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Supreme Court Justices

Antonin Scalia (1936- )

Antonin ("Nino") Scalia was born in Trenton, New Jersey on March 11, 1936, the only child of Eugene and Catherine (Panaro) Scalia. Eugene Scalia emigrated from Sicily and taught Romance languages at Brooklyn College. Scalia was educated at both public and Catholic schools during his childhood. He attended Georgetown University, graduating valedictorian in 1957. He also attended the University of Fribourg (Switzerland) as an undergraduate. After graduating college, Scalia attended Harvard Law School, graduating magna cum laude. He was also an editor of the Harvard Law Review. After graduation, Scalia received a Sheldon Fellowship, through which he was able to travel to Europe. In 1961, Scalia began work as an associate in the Cleveland law firm of Jones, Day, Reavis and Pogue. He remained there until 1967, when he accepted an offer to teach at the University of Virginia Law School. In 1971, he joined the Nixon administration. He remained a member of the executive branch until the end of Gerald Ford's presidency in January 1977. He then taught at the University of Chicago Law School.

In 1982, Scalia was appointed by President Ronald Reagan to the United States Court of Appeals for the District of Columbia Circuit. Four years later, after the retirement of Chief Justice Warren Burger, Reagan nominated Associate Justice William Rehnquist to replace Burger, and Scalia to take Rehnquist's seat. Rehnquist's nomination was quite contentious, but although considered just as conservative as Rehnquist, Scalia's nomination sailed through the Senate Judiciary Committee and the Senate, winning confirmation by a vote of 98-0. Scalia is the first Italian-American to serve on the Court.

Since joining the Court, Scalia has been outspoken about limiting the Court's discretion to "find" rights implied from its text, particularly the right to privacy. In criminal procedure cases, Scalia is not conservative in a political sense. He wrote the Court's opinion declaring unconstitutional the use of infrared heat sensors to determine whether marijuana was being grown in enclosed houses. Scalia held this effort violated the search and seizure provision of the 4th amendment. Scalia also strongly supports claims by defendants that they have been denied a right to confront witnesses against them. In free speech cases, Scalia may be considered something of a liberal, although that type of label has relatively little resonance in this area of law today. He has written several opinions protecting free speech claims against state laws. He agreed that flag burning as a sign of political protest is protected by the first amendment, and wrote the majority's opinion declaring unconstitutional limitations of speech on judicial candidates for office. He has revived a muscular takings jurisprudence, and has been part of a majority that has created judicial boundaries to federal laws passed pursuant to power granted by the commerce clause and the 14th amendment. Both of these efforts had fallen out of favor in the Court since the constitutional crisis of 1937. Scalia favors judicial interpretation wedded to the text of the Constitution, going so far as to consult dictionaries of the time to ascertain the meaning of the text. His "originalist" view of interpretation does not equate to a strong belief in judicial restraint. His has stated his views on interpretation, and on interpretation of the Constitution in a book titled A Matter of Interpretation (Princeton University Press).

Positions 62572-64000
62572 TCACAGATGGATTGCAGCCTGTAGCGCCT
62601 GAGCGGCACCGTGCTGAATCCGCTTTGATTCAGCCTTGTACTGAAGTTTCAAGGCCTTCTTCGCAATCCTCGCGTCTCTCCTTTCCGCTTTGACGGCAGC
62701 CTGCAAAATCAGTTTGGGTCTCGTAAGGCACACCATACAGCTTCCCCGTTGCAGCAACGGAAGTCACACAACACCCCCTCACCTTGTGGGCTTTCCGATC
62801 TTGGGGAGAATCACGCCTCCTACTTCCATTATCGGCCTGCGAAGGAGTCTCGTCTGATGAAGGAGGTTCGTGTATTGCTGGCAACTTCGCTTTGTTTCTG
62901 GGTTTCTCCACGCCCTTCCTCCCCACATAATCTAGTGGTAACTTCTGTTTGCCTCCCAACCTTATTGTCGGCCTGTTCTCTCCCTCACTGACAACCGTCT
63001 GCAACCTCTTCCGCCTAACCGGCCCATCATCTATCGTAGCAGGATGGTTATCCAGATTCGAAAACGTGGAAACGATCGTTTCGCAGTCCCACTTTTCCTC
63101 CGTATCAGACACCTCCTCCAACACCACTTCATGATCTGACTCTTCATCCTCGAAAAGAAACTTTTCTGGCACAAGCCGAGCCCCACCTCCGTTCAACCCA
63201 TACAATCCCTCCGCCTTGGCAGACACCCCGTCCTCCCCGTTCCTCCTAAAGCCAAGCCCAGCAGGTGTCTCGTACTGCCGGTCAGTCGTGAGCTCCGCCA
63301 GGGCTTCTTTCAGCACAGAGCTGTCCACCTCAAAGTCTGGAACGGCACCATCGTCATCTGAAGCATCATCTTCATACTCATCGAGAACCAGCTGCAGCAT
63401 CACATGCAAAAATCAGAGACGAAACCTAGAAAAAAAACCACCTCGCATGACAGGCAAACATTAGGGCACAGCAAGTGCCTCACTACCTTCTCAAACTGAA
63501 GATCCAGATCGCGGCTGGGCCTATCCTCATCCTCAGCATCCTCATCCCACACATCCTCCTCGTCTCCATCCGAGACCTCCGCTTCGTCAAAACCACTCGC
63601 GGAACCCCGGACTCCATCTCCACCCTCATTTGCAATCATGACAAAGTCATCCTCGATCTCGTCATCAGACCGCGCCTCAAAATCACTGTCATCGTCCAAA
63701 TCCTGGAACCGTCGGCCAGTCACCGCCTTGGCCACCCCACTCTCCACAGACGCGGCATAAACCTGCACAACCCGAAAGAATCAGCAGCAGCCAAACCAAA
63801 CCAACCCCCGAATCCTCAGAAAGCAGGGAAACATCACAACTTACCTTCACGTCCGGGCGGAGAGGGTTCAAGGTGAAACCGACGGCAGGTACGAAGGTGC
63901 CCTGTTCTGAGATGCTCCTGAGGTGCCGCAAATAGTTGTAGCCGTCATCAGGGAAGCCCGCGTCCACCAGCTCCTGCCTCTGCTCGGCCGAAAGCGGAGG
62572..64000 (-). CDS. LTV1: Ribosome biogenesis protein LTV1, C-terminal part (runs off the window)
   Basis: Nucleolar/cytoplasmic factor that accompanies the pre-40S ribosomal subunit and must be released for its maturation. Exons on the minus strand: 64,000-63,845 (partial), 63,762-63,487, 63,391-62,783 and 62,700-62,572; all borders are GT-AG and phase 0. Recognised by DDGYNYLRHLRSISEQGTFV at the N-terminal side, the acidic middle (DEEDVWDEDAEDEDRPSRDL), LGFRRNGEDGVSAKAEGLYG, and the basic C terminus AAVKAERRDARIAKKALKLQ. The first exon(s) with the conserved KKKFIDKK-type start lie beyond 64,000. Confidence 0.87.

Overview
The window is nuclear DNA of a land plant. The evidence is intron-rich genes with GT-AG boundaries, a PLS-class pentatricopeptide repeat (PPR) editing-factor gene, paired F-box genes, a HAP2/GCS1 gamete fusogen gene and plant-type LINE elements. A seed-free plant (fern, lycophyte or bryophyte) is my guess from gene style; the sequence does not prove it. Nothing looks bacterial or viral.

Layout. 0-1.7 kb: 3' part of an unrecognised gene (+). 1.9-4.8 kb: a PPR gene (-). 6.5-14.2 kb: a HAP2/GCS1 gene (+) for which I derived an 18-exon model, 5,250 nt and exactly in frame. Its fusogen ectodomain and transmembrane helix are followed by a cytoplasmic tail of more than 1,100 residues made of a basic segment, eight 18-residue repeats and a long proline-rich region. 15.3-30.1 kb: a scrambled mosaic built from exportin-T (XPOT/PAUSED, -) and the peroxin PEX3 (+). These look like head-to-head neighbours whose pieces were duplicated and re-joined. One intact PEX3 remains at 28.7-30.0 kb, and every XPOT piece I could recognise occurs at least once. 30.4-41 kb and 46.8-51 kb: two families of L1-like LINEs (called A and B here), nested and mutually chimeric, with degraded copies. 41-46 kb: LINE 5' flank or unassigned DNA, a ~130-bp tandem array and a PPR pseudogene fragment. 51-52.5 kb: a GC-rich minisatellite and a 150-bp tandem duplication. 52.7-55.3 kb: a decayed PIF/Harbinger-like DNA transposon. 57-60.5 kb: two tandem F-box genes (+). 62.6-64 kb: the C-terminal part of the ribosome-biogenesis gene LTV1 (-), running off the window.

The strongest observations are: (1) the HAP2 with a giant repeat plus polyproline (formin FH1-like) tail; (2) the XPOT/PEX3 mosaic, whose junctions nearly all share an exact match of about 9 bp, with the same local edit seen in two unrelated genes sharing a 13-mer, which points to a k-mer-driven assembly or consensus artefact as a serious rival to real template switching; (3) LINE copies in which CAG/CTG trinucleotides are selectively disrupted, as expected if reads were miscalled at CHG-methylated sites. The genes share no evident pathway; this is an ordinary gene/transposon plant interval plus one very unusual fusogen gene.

During oral argument, Scalia is noted for his sarcastic, witty, intellectually demanding and occasionally biting comments and questions. He loves the cut and thrust of debate. He is both a colorful and incisive writer of opinions, and one whose candid and rhetorically combative statements may offend others, including his fellow Justices of all political persuasions. He is very intelligent and very opinionated, a combination that soothes those who agree with his views and which is troublesome to those who disagree with his views.  

Scalia married Maureen McCarthy in 1960. They met while he was a student at Harvard Law School and she was a student at Radcliffe. He is a lifelong practicing Roman Catholic. They are the parents of nine children.

Further reading: Richard A. Brisbin, Jr., Justice Antonin Scalia and the Conservative Revival